Turtle Creek

6,375 yards, 125 slope from the Blues

Course:  Among the 422 courses such as Raven’s Claw and Bella Vista is Turtle Creek,  a farm land course (since it was literally a farm converted into a course).  The long-time owners of the property, the Waltz family, originally opened a par 3 and miniature golf course adjacent to their cattle farm.  Eventually, they made plans for an eighteen hole course, which consisted of designs starting in the 1980’s and eventually building the course, opening in 1997.  Ed Beidel completed the design of the course started by Hassenplug Associates.  Beidel has some what of a local presence, as he was also involved with the design of Five Ponds and Highlands of Donegal.  The mini golf golf course and par 3 are still there, as well as a driving range that can be reached by golf cart.

The Turtle has a good reputation locally and a lot of guys love playing here.  It has been a few years since the last time I played TC, mainly because I enjoyed a few other places a lot more and couldn’t justify the green fee I faced even when I was considering playing here.  I never really shared the enthusiasm that a lot of others had for the course.  It wasn’t that I disliked it; it just felt like to me the course was trying to take on too many personalities.  Was it links style?  Parkland?  Target golf?  I couldn’t put my finger on it.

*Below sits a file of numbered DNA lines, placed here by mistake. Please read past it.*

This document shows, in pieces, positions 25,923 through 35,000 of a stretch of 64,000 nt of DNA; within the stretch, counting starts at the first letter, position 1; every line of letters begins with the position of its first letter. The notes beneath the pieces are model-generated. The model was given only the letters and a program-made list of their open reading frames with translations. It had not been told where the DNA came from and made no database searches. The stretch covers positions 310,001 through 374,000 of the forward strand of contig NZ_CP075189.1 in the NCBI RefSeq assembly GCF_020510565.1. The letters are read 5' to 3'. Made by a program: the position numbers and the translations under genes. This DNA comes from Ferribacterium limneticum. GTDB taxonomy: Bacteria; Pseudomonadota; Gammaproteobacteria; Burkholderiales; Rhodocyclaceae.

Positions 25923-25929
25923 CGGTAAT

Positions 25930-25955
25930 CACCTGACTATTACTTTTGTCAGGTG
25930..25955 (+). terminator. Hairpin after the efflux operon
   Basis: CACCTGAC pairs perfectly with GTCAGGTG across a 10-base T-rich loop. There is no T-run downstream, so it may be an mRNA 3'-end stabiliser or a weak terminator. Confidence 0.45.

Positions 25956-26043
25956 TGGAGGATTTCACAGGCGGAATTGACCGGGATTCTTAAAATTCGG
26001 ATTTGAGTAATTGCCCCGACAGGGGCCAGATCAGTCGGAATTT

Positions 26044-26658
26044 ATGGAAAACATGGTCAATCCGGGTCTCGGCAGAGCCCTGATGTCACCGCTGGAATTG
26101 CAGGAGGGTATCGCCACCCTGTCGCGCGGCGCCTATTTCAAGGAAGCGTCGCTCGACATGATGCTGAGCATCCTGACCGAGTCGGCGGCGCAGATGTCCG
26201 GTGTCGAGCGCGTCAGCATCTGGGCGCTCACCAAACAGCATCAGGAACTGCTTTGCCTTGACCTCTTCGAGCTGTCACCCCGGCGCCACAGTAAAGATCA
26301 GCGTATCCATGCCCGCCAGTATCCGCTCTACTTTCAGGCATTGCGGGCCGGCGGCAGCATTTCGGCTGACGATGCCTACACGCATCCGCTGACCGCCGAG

I finally got back to the Turtle recently and realized that the answer is, all of the above.  The course gives you a little bit of everything even if there’s no defined theme throughout.  I also realized what makes this place so popular.  It’s just a fun course to play where most everyone can have a good time without being punished too much.  For those that play a couple times a month or season, isn’t it better to play some where like this instead of getting murdered at the more difficult courses?  For many, the answer is yes.  Although it’s a fine art for a course that’s more playable to also remain interesting and put up a little bit of a fight, Turtle Creek certainly achieves that balance.  Add in the fact that I believe green fees are a little lower than a few years ago, and this place has a pretty big local following.